Questions about example sentences with, and the definition and usage of "Figure"

The meaning of "Figure" in various phrases and sentences

Q: What does she can figure this out on her own. mean?
A: So "rich" is someone who has a lot of money, so here "figure" is about money. So because they never have a lot of money they are trying to make a steady amount so they can be rich.
Q: What does figure it out mean?
A: Find the correct answer or solution.
Q: What does fuller figured mean?
A: Coukd also be called fat /chubby
Q: What does figure mean?
A: Along the lines of "thinking" or "assuming" in this context.
Q: What does figure in a scandal mean?
A: A "figure in a scandal" is a person who is part of some "scandal" or "outrageous event"

Example sentences using "Figure"

Q: Please show me example sentences with figure them out into .
A: to figure something out means to find the formula to solve a problem. an example would be to say even though we don't know the correct route somehow we will figure something out and arrive on time
Q: Please show me example sentences with go figure.
A: "Did you see Lauren last night? She must have drank alot."

"Go figure. She's never like that."

This would be said to say that it was obvious the person had drank alot.
Q: Please show me example sentences with go figure.
A: "She's drunk again. Go figure."

They made $2,000 from selling cupcakes. Go figure!"

It's used when you hear a fact and it it's either surprising or stupid. It's slang, so don't use it in a work/buisniess setting. :)
Q: Please show me example sentences with I figured you'd.
A: "I figured you'd go to the party last night."
"I figured you'd like a hamburger so I got you one."
"I figured you'd come here."
Q: Please show me example sentences with go figure.
A: "Go figure" is an idiomatic expression. It's used in conversation to state something that is either very typical or maybe even ironic. For example, "The one day that I leave my umbrella at home and it rains. Go figure." Or in terms of someone who repeatedly behaves a certain way, "Sarah forgot her keys again. Go figure."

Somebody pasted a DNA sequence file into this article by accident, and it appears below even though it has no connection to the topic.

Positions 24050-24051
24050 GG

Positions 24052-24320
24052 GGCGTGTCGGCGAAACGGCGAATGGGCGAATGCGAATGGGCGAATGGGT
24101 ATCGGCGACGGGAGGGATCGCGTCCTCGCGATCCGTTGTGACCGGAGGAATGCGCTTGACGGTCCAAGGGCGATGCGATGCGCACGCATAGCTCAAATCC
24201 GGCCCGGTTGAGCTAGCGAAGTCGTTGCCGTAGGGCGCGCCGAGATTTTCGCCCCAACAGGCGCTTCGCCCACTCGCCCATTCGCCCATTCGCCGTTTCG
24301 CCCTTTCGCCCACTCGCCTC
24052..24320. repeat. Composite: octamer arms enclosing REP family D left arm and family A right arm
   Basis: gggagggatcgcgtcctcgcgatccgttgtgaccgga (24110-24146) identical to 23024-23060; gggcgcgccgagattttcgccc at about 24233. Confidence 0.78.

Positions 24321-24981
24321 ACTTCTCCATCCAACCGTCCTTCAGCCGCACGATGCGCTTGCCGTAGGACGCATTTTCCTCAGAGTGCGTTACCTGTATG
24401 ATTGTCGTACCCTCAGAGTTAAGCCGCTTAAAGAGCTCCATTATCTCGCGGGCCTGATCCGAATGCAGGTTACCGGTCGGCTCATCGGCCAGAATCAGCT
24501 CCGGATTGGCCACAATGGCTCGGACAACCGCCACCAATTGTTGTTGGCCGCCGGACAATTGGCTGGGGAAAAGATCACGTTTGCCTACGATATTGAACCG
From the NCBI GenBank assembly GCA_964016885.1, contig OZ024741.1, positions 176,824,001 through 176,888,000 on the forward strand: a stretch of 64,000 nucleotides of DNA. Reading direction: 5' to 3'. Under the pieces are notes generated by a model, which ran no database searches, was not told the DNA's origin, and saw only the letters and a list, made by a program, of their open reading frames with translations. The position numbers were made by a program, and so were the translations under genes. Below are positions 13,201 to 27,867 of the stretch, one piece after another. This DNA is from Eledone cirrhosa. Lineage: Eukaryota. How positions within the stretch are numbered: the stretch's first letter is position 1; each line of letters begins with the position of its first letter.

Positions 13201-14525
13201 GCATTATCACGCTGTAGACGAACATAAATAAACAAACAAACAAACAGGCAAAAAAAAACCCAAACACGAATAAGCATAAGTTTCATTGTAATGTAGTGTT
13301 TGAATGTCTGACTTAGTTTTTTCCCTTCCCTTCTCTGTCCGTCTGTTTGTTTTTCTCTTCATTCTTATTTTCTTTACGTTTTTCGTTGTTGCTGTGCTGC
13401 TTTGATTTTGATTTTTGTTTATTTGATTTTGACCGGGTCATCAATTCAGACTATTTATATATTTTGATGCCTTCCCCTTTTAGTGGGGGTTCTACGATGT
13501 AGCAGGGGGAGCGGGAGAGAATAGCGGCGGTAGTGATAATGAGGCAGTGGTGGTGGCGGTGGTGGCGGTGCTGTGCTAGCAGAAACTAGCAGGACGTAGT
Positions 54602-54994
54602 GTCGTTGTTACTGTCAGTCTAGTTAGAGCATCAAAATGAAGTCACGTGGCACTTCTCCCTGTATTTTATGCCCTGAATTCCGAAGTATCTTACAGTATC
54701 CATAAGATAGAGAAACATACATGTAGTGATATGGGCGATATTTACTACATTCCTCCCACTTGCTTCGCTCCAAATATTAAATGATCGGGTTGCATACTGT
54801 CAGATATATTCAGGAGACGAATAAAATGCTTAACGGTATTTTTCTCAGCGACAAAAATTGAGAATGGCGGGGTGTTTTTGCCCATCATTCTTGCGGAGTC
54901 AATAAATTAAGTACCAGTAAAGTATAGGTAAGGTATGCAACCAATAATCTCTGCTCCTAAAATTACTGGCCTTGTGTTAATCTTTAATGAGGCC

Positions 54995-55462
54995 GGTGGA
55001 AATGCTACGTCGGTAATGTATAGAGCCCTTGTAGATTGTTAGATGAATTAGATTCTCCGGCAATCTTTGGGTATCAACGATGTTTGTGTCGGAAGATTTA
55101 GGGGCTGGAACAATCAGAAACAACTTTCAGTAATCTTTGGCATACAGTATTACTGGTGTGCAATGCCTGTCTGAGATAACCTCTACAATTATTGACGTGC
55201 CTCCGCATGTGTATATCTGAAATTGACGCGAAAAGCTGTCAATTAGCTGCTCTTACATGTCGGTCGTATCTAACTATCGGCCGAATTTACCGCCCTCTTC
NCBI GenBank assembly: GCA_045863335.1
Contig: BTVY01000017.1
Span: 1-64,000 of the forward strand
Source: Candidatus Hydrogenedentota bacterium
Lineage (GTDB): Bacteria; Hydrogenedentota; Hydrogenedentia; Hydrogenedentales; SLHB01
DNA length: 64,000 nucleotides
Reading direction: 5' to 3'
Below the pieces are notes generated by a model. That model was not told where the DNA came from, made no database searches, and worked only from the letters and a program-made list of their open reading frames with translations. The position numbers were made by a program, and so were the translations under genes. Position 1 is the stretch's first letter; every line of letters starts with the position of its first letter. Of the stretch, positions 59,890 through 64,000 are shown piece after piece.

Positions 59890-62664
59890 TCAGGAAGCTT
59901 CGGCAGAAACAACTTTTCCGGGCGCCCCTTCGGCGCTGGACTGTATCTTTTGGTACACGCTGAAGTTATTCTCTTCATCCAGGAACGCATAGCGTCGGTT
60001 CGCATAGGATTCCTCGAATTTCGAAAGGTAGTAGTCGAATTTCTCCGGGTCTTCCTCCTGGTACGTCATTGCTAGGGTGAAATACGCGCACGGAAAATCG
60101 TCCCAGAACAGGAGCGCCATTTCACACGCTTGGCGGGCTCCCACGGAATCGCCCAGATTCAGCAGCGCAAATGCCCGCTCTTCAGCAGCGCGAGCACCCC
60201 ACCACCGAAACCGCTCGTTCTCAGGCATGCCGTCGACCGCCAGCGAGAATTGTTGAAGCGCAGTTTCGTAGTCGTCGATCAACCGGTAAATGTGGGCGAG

Synonyms of "Figure" and their differences

Q: What is the difference between figure out and resolve ?
A: 'I figured out the math problem.'
'I SOLVED the math problem.'
Both OK. Same meaning.

Resolved is not the same. To decide or determine (verb - resolve in present tense.) Or to be decided or determined (adjective).
Used in 2 different ways:
'I am resolved to begin attending school everyday.' (adjective)
'The group has resolved to address their problems by solving them in parts.' (verb, past tense)
Q: What is the difference between figure and find ?
A: They work similarly but I'll try my best to explain it.

To figure out something is to understand something in your head or while you're doing it through trial and error.

"I figured out how to make hamburgers." (Implied that you experimented on it)

To find out is discover the fact of the matter through investigation, observation, or research.

"I found out how to make hamburgers." (Implied that you read about it somewhere)

That said, saying that you "found something out" feels more factual than having "figured something out".
Q: What is the difference between "understand " "make out " "figure out " "comprehend " "find out " and "comprehend " "find out " ?
A: Not much really. They are all pretty much the same.

I "understand" the lesson.

I can't "make out" what he is saying

I was able to "figure out" what the sign said.

I could "comprehend" the meaning of the test.

I can "find out" what any word means.